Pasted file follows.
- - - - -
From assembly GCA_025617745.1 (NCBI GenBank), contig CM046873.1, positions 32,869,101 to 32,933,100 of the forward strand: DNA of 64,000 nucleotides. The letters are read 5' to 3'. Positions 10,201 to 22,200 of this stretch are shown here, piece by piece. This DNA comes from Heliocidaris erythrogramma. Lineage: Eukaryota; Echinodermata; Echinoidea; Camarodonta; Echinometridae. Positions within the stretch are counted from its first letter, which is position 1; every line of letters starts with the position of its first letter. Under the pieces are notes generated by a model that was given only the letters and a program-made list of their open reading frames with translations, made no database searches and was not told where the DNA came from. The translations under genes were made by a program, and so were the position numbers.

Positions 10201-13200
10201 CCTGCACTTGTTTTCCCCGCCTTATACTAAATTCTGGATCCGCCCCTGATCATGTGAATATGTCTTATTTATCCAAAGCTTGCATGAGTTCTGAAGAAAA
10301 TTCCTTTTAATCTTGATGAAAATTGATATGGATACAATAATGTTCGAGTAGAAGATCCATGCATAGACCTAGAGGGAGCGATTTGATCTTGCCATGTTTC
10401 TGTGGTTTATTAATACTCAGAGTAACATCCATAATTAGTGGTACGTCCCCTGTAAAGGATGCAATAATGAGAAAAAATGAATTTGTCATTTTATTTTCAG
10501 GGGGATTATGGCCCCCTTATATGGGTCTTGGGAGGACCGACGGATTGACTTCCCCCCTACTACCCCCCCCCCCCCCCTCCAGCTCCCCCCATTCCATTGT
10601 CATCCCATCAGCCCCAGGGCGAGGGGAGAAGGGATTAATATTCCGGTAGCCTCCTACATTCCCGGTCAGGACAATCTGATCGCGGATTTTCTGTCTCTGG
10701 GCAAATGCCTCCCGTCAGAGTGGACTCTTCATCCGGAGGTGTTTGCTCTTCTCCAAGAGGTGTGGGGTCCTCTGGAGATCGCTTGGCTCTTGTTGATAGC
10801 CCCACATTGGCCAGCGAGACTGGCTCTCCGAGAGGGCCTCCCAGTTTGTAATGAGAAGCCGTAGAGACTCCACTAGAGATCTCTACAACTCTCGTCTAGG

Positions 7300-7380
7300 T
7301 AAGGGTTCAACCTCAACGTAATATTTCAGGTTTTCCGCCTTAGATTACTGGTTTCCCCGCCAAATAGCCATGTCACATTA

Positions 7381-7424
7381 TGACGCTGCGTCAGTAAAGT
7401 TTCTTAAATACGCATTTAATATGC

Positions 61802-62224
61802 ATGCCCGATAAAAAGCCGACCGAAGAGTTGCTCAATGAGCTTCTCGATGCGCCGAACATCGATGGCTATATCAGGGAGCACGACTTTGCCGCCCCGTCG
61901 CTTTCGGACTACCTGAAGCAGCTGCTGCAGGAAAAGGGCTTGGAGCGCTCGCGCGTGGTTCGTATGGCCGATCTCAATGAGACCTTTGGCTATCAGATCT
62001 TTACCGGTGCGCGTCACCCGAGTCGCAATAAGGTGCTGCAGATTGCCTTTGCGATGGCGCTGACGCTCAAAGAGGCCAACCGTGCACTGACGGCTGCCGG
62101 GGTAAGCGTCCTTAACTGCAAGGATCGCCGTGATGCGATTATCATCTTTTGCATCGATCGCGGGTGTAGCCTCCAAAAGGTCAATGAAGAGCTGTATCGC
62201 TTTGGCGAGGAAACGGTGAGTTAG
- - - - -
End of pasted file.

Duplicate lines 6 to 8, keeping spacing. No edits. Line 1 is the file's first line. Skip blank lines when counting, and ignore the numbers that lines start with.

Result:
10501 GGGGATTATGGCCCCCTTATATGGGTCTTGGGAGGACCGACGGATTGACTTCCCCCCTACTACCCCCCCCCCCCCCCTCCAGCTCCCCCCATTCCATTGT
10601 CATCCCATCAGCCCCAGGGCGAGGGGAGAAGGGATTAATATTCCGGTAGCCTCCTACATTCCCGGTCAGGACAATCTGATCGCGGATTTTCTGTCTCTGG
10701 GCAAATGCCTCCCGTCAGAGTGGACTCTTCATCCGGAGGTGTTTGCTCTTCTCCAAGAGGTGTGGGGTCCTCTGGAGATCGCTTGGCTCTTGTTGATAGC